Crosby’s hat trick on Sunday afternoon may actually be vaulting him back to the top of the race. His 40 goals lead the NHL, and he’s tied with McDavid in total points — despite suiting up for six fewer games. He also plays much better defense than McDavid does at this point in his career, and is more useful in the faceoff circle.
When the best player in the game is defending a Stanley Cup by having one of the best offensive seasons of his career, it’s tough to poke holes in that MVP argument. Crosby’s broken the 40-goal barrier just two times in his career — and we’re going to tell him one of the seasons he did it in wasn’t good enough to win the Hart?
If that’s the case, there needs to be a better line of reasoning than “the Oilers wouldn’t be good without McDavid” coming back the other way.
It’s very possible Crosby doesn’t win it though, because of the different elements each of these contenders brings to the table. And Marchand might just be making the most compelling case of all to dethrone him because — like McDavid — his team probably misses the postseason without his performance this year. His 37 goals are second only to Crosby, and his 79 points are just one behind McDavid and Crosby.
Working against Marchand is the fact that he’s a winger, while McDavid and Crosby are centers. In theory, at least, the guys playing up the middle are able to impact the game in a wider variety of ways. Again though, Kane won last year. And he’s a wing.
Also working against Marchand is the notion that he’s not exactly Mr. Popularity. He’s narrowly avoided suspensions a couple times this year, which isn’t typical for the league MVP. Right or wrong, voters remember that stuff. And when the race is this close, every little x-factor counts.
That same issue of public perception could work against Kane as well. The Blackhawks forward has rapidly moved up the charts over the second half of the season, but would probably have to finish considerably ahead of everyone else statistically to pull off the back-to-back feat — particularly in a year where it’s as close as this.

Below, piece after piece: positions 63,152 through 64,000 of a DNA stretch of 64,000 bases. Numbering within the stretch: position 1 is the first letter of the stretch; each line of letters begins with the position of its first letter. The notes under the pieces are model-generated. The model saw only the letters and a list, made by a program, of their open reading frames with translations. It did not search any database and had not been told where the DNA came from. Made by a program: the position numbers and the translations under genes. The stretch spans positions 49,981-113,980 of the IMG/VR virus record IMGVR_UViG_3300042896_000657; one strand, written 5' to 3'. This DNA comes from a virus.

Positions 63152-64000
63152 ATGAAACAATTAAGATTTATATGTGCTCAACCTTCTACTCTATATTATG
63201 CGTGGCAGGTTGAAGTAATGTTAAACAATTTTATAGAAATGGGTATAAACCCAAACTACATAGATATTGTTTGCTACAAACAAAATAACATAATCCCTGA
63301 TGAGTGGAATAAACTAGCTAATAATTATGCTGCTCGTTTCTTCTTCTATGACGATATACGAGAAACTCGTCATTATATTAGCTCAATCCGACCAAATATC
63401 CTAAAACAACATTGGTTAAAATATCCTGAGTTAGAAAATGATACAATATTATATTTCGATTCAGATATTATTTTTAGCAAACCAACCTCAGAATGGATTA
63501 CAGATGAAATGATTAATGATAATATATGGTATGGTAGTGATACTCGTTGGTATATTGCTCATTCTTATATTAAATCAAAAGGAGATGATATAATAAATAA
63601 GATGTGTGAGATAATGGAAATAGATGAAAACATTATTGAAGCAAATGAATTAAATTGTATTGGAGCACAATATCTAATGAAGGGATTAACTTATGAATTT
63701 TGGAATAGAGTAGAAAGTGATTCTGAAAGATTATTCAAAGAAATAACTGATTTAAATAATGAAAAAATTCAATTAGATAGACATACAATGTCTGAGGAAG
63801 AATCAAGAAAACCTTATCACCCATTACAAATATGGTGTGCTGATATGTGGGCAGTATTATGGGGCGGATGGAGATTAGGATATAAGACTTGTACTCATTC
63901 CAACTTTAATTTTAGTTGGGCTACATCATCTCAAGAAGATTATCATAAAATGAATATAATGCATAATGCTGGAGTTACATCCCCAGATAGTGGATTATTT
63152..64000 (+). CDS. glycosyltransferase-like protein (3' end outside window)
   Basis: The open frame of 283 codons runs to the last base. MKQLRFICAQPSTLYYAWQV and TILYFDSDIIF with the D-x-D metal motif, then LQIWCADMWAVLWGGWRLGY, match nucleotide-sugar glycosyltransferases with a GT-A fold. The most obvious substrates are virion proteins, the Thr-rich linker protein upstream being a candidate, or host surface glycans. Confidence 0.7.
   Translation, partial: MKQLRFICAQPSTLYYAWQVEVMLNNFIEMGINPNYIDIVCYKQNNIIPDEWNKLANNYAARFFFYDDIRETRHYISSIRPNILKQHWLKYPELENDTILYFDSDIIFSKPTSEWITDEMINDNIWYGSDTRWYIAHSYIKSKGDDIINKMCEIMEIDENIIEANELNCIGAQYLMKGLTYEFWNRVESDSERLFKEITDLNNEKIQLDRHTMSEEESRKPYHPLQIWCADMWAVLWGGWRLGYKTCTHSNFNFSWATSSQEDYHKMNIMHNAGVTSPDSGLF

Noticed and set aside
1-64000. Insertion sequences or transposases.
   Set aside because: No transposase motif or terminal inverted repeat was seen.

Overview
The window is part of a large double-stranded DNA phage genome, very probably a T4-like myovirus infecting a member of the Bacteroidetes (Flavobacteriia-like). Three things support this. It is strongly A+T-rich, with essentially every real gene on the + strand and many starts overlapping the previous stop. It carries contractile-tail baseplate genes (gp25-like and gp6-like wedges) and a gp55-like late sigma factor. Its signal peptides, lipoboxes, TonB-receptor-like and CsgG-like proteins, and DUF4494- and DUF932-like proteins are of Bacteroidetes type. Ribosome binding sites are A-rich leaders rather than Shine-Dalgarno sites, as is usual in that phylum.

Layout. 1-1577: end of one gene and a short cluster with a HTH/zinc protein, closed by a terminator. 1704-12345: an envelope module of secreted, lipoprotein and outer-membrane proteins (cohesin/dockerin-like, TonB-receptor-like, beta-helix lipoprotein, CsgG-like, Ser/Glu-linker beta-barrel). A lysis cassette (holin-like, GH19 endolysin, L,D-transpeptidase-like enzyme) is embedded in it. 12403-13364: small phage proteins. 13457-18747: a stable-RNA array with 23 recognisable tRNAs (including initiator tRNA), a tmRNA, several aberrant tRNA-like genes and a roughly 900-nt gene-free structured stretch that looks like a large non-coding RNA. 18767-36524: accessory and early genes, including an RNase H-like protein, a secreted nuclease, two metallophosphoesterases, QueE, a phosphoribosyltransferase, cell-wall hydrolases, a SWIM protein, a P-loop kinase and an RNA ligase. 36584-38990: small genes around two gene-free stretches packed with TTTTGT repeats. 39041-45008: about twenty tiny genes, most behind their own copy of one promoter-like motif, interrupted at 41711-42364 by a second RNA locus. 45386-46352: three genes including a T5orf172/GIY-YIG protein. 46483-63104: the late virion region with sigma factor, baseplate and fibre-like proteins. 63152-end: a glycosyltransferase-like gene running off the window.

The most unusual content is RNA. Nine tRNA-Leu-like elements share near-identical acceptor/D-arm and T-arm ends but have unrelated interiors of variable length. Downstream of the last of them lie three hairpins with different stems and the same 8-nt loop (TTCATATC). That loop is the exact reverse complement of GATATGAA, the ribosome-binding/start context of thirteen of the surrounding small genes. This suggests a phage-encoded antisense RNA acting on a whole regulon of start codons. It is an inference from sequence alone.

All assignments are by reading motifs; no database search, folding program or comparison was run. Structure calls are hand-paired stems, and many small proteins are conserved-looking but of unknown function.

There’s also Brent Burns, who brings a very unique component to this conversation as a defenseman having a historically impressive offensive year. His 70 points put him right up there among the top forwards in the league, and his 27 goals have him 11 clear of the next closest rearguard (Shea Weber). After that, he’s basically doubling all of the other top blueliners.
Burns has also been pretty solid defensively, but it’s seeming more and more likely that he’ll be hurt in the Hart balloting because he’s almost certainly winning the Norris Trophy already.
Ultimately, it’s going to come down to the final few weeks of the regular season. Which is the way it should be. McDavid could absolutely still win, but the conversation is getting complicated. If you take the literal stance that he’s the most “valuable” to his team, Marchand enthusiasts will quickly point to what their guy is doing for the Bruins. If you base the decision on who is having the best all around season, Crosby supporters probably win that debate.
Meanwhile, Kane fans can correctly note that few players have been hotter than him in the second half. And Burns is just an entirely different contender altogether, with his responsibilities on both ends of the ice.
Whether McDavid wins the Hart this time around or not, he’s going to win it soon. And often. His performance this year would be good enough to get his name called for the honor in a normal year, and the fact that he’s embroiled in such a hotly contested race right now isn’t a knock on him at all. If anything, it’s a reminder of how quickly he’s ascended to the point where’s he’s already among the best hockey players in the world.